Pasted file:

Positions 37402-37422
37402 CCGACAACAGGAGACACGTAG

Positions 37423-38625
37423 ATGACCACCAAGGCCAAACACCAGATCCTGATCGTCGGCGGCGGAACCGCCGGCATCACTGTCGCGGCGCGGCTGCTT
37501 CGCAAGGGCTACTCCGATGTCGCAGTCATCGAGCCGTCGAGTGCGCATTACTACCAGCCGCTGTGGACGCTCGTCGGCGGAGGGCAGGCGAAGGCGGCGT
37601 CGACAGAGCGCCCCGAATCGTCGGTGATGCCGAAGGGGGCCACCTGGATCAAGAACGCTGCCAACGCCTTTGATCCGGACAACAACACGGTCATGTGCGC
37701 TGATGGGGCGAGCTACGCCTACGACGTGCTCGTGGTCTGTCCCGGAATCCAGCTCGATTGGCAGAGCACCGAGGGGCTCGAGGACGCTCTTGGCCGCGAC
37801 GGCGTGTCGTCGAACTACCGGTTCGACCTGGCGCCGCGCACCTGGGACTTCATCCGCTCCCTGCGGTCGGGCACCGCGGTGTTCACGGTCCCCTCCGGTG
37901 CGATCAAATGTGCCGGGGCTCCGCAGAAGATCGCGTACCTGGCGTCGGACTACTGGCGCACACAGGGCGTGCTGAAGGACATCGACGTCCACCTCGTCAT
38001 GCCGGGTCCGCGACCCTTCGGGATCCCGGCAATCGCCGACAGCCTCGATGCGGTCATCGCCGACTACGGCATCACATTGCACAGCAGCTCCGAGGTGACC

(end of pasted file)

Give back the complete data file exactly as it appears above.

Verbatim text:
Positions 37402-37422
37402 CCGACAACAGGAGACACGTAG

Positions 37423-38625
37423 ATGACCACCAAGGCCAAACACCAGATCCTGATCGTCGGCGGCGGAACCGCCGGCATCACTGTCGCGGCGCGGCTGCTT
37501 CGCAAGGGCTACTCCGATGTCGCAGTCATCGAGCCGTCGAGTGCGCATTACTACCAGCCGCTGTGGACGCTCGTCGGCGGAGGGCAGGCGAAGGCGGCGT
37601 CGACAGAGCGCCCCGAATCGTCGGTGATGCCGAAGGGGGCCACCTGGATCAAGAACGCTGCCAACGCCTTTGATCCGGACAACAACACGGTCATGTGCGC
37701 TGATGGGGCGAGCTACGCCTACGACGTGCTCGTGGTCTGTCCCGGAATCCAGCTCGATTGGCAGAGCACCGAGGGGCTCGAGGACGCTCTTGGCCGCGAC
37801 GGCGTGTCGTCGAACTACCGGTTCGACCTGGCGCCGCGCACCTGGGACTTCATCCGCTCCCTGCGGTCGGGCACCGCGGTGTTCACGGTCCCCTCCGGTG
37901 CGATCAAATGTGCCGGGGCTCCGCAGAAGATCGCGTACCTGGCGTCGGACTACTGGCGCACACAGGGCGTGCTGAAGGACATCGACGTCCACCTCGTCAT
38001 GCCGGGTCCGCGACCCTTCGGGATCCCGGCAATCGCCGACAGCCTCGATGCGGTCATCGCCGACTACGGCATCACATTGCACAGCAGCTCCGAGGTGACC